By Michelle Carr
Women’s Fund of Smith County

In 1914, Frederick Goff, estate attorney and philanthropist, introduced the concept of collective giving.  He appealed to community leaders to give money to one fund, and out of the fund, a committee would select and distribute funds to preferred charities.  Goff’s overall objective was to improve the lives of those in his community. It was a brilliant idea that caught on quickly throughout the country. Today, there are many types of collective giving.  Through collective giving, one invests in the quality and productivity of the lives of individuals in the community. Peter Drucker, considered the guru of the practice of business management, once said, “investments in human capital make the greatest contribution to the long-term productivity of a society.”

             For some people, collective giving can be an introduction to philanthropy and a way of becoming aware of the needs of the community. Collective giving offers benefits to both the giver and the receiver. The giver has the ability to scale the impact of their individual contribution, as well as, the opportunity to network and enjoy peer support. The recipient benefits from improved quality of life and increased productivity.

            Twenty-six years ago, my family and I moved to Tyler.  We quickly observed the many positive touches of a generous community.  The numerous non-profit and community-supported organizations reflected the pride, support, and philanthropy of this community and highlighted the value of empowering people.

One way I have observed collective giving benefit the Tyler community, is through my role in the Women’s Fund of Smith County. The Women’s Fund uses this simple and powerful concept of collective giving by bringing women from different backgrounds and giving capacities together to pool their annual donations and decide how to distribute the funds to organizations in the community that serve women and children. The Women’s Fund is a giving circle and strives to make investments in the lives of women and children, building human capital through the arts, education, human services and health and wellness. Each member that donates to the fund has one vote, thereby allowing any donor (however large or small) to have a say in how the funds are distributed. Many times, people support what they help build and will remain engaged when they invest in their community. I have noticed this benefit through the Women’s Fund. It’s easy to go about my days without seeing many of the needs here at home; but by getting involved in the Women Fund’s grant selection process and voting, I have learned much about the needs in this community. The Women’s Fund provides the opportunity for its members to learn, in depth, about the organizations seeking grants and their work in the community.  My involvement has also allowed me an opportunity to participate in significant change and become a much more informed donor.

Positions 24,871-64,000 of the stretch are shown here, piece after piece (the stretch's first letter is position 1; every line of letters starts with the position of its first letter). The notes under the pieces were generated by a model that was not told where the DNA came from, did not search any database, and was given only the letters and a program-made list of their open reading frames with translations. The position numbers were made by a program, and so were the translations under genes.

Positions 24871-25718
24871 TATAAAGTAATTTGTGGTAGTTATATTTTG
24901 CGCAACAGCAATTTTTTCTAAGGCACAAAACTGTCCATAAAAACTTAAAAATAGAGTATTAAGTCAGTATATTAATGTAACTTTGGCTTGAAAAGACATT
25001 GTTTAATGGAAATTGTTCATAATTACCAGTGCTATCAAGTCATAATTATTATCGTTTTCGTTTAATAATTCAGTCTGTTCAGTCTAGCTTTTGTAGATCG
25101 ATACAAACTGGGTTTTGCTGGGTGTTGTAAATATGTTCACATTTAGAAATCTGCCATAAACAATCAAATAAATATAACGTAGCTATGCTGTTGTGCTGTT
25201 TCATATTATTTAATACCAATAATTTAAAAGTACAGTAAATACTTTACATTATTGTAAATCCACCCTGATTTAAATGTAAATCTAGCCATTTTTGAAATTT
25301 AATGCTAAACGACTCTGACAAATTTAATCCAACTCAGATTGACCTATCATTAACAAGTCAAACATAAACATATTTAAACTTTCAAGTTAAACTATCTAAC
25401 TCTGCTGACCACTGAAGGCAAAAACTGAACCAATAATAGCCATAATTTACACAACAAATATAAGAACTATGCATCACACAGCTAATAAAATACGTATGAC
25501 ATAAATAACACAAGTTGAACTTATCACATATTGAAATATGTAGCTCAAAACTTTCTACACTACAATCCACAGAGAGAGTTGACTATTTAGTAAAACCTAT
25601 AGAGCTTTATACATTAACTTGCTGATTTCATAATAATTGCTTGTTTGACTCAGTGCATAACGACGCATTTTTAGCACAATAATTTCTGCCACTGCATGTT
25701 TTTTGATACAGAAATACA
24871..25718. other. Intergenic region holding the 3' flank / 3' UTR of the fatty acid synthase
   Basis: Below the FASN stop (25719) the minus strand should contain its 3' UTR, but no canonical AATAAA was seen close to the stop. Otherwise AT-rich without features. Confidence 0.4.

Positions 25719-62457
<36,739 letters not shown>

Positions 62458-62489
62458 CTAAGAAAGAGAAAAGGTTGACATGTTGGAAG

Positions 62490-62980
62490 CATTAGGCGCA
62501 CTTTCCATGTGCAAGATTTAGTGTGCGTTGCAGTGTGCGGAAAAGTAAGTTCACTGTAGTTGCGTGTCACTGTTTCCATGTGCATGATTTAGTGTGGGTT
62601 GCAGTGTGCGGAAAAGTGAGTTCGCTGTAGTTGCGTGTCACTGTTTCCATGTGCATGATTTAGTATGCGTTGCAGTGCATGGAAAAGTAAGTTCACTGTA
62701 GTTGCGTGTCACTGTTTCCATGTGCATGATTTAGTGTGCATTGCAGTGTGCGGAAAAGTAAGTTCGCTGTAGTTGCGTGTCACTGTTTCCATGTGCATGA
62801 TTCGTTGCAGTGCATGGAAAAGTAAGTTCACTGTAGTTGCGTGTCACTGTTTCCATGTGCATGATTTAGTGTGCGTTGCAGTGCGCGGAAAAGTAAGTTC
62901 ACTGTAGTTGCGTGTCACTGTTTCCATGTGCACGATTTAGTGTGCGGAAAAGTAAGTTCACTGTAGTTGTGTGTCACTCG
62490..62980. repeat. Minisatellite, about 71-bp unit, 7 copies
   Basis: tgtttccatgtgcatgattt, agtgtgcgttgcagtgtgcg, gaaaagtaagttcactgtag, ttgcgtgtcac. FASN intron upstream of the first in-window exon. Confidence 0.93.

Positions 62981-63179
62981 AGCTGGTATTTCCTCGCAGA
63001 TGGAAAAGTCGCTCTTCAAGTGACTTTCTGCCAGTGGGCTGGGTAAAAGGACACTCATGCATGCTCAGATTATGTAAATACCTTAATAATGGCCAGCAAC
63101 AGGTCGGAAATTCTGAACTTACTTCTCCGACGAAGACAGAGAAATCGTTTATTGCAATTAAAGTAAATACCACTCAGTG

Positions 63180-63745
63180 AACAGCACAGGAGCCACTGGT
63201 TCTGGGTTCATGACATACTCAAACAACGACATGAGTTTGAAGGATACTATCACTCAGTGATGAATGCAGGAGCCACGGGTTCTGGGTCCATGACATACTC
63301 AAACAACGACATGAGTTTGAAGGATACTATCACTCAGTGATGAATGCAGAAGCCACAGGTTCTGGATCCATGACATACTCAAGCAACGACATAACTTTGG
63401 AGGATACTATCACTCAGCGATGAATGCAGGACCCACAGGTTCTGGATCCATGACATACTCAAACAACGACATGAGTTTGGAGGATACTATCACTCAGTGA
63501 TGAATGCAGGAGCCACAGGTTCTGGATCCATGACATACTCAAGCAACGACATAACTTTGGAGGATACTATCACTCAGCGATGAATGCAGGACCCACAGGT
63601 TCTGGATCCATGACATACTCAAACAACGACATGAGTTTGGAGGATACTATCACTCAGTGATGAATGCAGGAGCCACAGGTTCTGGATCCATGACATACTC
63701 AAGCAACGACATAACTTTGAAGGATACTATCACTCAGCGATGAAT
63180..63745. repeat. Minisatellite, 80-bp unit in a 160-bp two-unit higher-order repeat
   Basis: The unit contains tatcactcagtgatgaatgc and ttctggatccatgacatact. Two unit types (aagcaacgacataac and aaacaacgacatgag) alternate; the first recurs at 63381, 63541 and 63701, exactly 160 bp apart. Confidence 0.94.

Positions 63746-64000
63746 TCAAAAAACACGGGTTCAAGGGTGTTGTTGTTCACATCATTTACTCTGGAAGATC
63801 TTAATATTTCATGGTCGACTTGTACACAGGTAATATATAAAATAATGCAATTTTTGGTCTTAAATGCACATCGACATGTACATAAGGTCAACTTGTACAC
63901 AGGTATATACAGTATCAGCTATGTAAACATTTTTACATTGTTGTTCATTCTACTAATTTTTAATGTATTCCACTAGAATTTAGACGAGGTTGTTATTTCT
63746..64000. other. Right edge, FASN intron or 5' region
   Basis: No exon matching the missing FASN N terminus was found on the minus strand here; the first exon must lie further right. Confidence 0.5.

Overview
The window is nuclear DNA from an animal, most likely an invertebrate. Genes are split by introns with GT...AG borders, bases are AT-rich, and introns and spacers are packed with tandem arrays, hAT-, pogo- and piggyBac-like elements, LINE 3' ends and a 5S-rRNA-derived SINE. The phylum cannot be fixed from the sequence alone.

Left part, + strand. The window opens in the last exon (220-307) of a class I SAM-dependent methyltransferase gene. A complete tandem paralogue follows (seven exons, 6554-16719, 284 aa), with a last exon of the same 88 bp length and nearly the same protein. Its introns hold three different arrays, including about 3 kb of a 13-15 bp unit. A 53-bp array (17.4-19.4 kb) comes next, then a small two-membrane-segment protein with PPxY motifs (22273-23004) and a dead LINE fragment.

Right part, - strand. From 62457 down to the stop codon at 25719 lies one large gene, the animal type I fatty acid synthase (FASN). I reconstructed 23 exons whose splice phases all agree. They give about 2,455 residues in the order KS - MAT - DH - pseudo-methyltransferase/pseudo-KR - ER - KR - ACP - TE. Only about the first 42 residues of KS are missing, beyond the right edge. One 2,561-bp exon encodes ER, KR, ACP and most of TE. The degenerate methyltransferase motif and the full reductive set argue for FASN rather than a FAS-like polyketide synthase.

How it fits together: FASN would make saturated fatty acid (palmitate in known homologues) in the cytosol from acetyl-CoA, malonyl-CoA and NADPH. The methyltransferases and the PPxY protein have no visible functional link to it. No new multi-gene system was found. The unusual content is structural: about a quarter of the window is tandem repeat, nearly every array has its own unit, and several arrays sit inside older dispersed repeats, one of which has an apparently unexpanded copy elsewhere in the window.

In addition to improving the lives of those in our community, generosity also often increases happiness, compassion, and awareness in the giver.  Our happiness as a donor is derived, in part, by contributing to the success of another.  By these investments we are acknowledging the dignity of the receiver and their value now and in the future. 

            Although collective giving may be new concept to us in the last few centuries, the Old Testament of the Bible scriptures affirm the value in investing in your community.  In Jeremiah 29:7 it says:  “Also, seek the peace of the city to which I have carried you into exile.  Pray to the Lord for it, because if it prospers, you too will prosper.”  Through our generosity and giving we can seek peace and prosperity of our [community] so we may all prosper here in Smith County. 

Michelle Carr serves on the Board of Directors and on the Grants Committee of the Women’s Fund of Smith County. Through collective giving, this organization of more than 300 women transforms our community by funding programs that enrich the lives of women and children. For more information about mission and membership, please visit